Leslie A. Robertson
Broadly, my research examines the circulation of forms of social knowledge (public histories, anthropological theories and representations, colonial legends, medical discourses), in sensitive political and cultural contexts.
Primary ethnographic projects include : indigenous and settler historiographies; colonial regimes of difference; life story and oral histories; radical methodologies. I explore forms of power and representation in the context of urban marginalization (drug use, sex work, health, and violence). I have conducted ethnographic, ethno-historical and applied research and coordinated a number of regional oral history projects with members of settler communities and First Nations in Western Canada. I am interested in community-based research, community-generated methodologies, and collaborative forms of ethnographic writing.
My recent research focuses on the existential afterlife of historical colonialism, how people from diverse cultural and social locations inhabit their histories, the imaginative resources they draw upon to speak about them, and the role of anthropology in translating and interpreting them. This includes attention to social projects linked to the re-inhabitance of histories and territories and realized through community-generated and collaborative methodologies.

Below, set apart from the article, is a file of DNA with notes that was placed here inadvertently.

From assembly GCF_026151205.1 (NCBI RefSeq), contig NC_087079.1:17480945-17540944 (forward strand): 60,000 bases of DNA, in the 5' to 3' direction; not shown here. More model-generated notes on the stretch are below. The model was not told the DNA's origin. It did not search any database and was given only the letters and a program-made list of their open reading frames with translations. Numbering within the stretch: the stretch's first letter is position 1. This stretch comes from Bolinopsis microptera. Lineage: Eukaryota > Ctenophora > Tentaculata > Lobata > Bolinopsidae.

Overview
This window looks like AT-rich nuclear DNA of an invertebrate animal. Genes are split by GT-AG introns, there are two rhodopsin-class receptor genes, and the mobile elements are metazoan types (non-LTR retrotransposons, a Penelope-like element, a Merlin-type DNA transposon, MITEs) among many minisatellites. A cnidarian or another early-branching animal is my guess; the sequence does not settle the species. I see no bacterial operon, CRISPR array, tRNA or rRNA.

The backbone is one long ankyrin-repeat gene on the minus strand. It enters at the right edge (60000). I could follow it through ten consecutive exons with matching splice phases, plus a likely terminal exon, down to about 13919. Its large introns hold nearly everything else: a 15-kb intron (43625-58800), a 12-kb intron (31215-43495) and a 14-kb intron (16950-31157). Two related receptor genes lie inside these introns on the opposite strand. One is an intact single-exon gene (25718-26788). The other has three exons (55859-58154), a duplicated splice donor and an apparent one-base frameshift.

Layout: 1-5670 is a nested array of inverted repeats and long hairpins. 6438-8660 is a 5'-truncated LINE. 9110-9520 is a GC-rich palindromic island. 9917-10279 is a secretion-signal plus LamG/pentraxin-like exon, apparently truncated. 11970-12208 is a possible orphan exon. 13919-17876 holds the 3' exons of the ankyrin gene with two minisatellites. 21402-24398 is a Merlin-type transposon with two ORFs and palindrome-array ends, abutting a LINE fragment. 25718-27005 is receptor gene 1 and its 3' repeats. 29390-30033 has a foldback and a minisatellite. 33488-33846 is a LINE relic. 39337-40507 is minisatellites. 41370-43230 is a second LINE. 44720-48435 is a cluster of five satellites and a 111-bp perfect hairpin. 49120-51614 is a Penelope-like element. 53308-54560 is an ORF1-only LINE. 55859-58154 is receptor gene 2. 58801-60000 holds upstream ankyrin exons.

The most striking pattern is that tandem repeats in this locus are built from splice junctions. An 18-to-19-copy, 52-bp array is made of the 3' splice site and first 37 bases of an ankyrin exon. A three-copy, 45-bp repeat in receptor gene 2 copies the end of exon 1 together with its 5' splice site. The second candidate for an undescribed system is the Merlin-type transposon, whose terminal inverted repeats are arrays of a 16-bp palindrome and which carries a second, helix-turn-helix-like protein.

Re-Inhabiting History: Making the Past in Nak’azdli Territory- Re-Animating Customary Memory Genres.
Robertson, Leslie and the Kwaguł Gixsam. 2012. Standing Up with Ga’axsta’las: Jane Constance Cook and the Politics of Memory, Church and Custom. Vancouver: University of British Columbia Press.
Robertson, Leslie. 2005. Imagining Difference: Legend, Curse and Spectacle in a Canadian Mining Town. Vancouver: University of British Columbia Press.
Robertson, Leslie and Dara Culhane, eds. 2005. In Plain Sight: Reflections on Life in Downtown Eastside Vancouver. Vancouver: Talonbooks.
2007 Taming Space: Drug Use, HIV and Homemaking in Downtown Eastside Vancouver. Gender, Place and Culture 14(5):527-549.